We bid farewell to Valentine’s Day this week and prepare to leap into March and that means St. Patrick’s Day is just about a month away.
Main Street Seal Beach has a long history of attracting hundreds of out of town partiers on St. Patrick’s Day, which is always on March 17. They descend like lemmings onto the quaint street that flows to the Seal Beach pier and to the ocean beyond. People are attracted in part by the four Irish pubs, for which Seal Beach’s Main Street has garnered some notoriety. They can be seen wearing funny green hats, green hair, drinking green beer and more. Mix them all together and you have a recipe for potential mayhem. At least that is what history would suggest and it raises the hair on the back of some folk’s neck.
Back in the 1970s, Seal Beach grew its reputation for party central on St. Patrick’s Day. It became a rite of passage of sorts for younger people at the time. The day would kickoff at a Long Beach bar not far from the Seal Beach border. There the imbibing would commence with toasts at Finnegan’s Wake. Finnegan was a crude, unshaven, somewhat dirty-looking dummy dressed in Irish garb, laid out in a makeshift green coffin. After a few drinks the crowd would hoist Finnegan’s coffin on their shoulders and parade to Main Street Seal Beach. There the party would continue. Crowds got so large “back in the day” that it did not take much for things to get out of hand and sometime they did. It was the ’70s, so there were occasional streakers. However, there was a year or two when rioting broke out and things turned violent. Main Street would be littered with trash in the aftermath.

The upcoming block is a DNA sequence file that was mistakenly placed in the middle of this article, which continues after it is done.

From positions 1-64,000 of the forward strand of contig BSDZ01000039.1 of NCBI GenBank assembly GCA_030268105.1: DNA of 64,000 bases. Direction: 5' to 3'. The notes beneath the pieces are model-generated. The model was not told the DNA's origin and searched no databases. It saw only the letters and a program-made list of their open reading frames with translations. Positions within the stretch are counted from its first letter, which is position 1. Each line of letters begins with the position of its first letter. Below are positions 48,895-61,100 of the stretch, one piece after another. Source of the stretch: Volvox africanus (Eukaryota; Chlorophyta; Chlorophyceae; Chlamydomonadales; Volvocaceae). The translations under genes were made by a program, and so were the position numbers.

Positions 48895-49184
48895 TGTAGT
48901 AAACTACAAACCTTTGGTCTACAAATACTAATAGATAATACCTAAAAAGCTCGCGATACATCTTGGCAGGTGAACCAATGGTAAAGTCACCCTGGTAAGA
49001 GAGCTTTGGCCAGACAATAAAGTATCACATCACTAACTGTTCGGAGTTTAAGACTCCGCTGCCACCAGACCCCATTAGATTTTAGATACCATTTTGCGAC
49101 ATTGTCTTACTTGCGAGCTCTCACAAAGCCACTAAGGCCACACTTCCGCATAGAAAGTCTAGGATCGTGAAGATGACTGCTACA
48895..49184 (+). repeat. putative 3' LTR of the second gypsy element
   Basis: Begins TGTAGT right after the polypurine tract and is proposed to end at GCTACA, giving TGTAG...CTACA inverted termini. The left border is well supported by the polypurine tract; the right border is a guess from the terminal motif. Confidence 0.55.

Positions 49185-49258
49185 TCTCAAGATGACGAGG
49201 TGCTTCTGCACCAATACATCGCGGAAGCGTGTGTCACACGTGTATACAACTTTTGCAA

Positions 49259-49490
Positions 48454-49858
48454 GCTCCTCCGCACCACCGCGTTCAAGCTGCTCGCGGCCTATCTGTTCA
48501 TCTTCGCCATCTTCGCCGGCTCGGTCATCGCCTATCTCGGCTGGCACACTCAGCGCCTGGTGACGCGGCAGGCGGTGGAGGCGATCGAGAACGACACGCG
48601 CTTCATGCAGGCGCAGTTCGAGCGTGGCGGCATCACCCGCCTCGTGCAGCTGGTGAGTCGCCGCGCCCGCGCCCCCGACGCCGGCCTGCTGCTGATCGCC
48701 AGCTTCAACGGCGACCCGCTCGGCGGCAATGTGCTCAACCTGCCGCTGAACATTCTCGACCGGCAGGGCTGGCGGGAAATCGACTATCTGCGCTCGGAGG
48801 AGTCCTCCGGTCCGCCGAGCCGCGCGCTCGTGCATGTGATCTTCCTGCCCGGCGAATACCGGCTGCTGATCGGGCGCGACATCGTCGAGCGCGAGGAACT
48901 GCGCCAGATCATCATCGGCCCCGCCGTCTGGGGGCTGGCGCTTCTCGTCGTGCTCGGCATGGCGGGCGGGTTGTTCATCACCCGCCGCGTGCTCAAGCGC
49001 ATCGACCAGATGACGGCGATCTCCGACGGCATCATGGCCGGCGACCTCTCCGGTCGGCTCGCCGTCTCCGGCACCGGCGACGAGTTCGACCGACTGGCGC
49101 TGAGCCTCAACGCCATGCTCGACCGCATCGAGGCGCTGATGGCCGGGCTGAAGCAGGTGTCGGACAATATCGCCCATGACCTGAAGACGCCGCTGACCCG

Things have largely calmed down since those days. Times are different today, of course, but in recent years a lot of credit goes to the Seal Beach Police, volunteers from the Lions Club and the pub owners for keeping things calm. They seem to all work together to give some sense of order to the chaotic circus that Man Street leans toward on St. Patrick’s Day.
This year, the March 17 holiday will be on a Saturday. That worries Woody Woodruff, owner of W Woodruff Hair Design at 139 Main Street. He said he expects the holiday to draw many more people to Main Street bars because it is on the first day of the weekend and most people will not have to work the next day and can afford to be more indulgent.
Woodruff’s point is hard to ignore. Even when the holiday lands on regular weekday, lines form outside Main Street bars and pubs. Crowd control is always an issue and the city’s police force beefs up its manpower for the day to monitor the scene and be a major presence and thereby help keep the peace. Meanwhile, the Lions Club pitches in by offering free rides home for inebriated drivers, thereby preventing potential traffic accidents, or worse, tragedies.
Woodruff is concerned about his and his fellow merchants’ bottom line.
“It will be devastating to other business people,” Woodruff said last week during a public coffee chat at Javatini’s on Main Street with Robert Luman, interim chief of the Seal Beach Police Department.
Woodruff noted that a few bus companies deliver people to Main Street for pub-crawls and add to the crowds on the street.
“There will be drunks coming through the alleyways and we will have to deal with them lining up and blocking our businesses,” Woodruff said. “We don’t want to end up like Main Street Huntington Beach.”
Luman agreed that St. Patrick’s Day crowds in Seal Beach could pose a larger challenge this year. He said he would discuss the issue with others at the police department and develop a strategy to deal with the potential problems.
That is good to know and time will tell how much having St. Patrick’s Day land on a Saturday will impact the happenings on Main Street.
It will be a test of the strategies already in place and any new ones that are added this year. Either way, some folks say it’s nothing to worry about and anyway, it’s only one day a year.
Thank God for small favors.
Dennis Kaiser is the editor of the Sun Newspapers.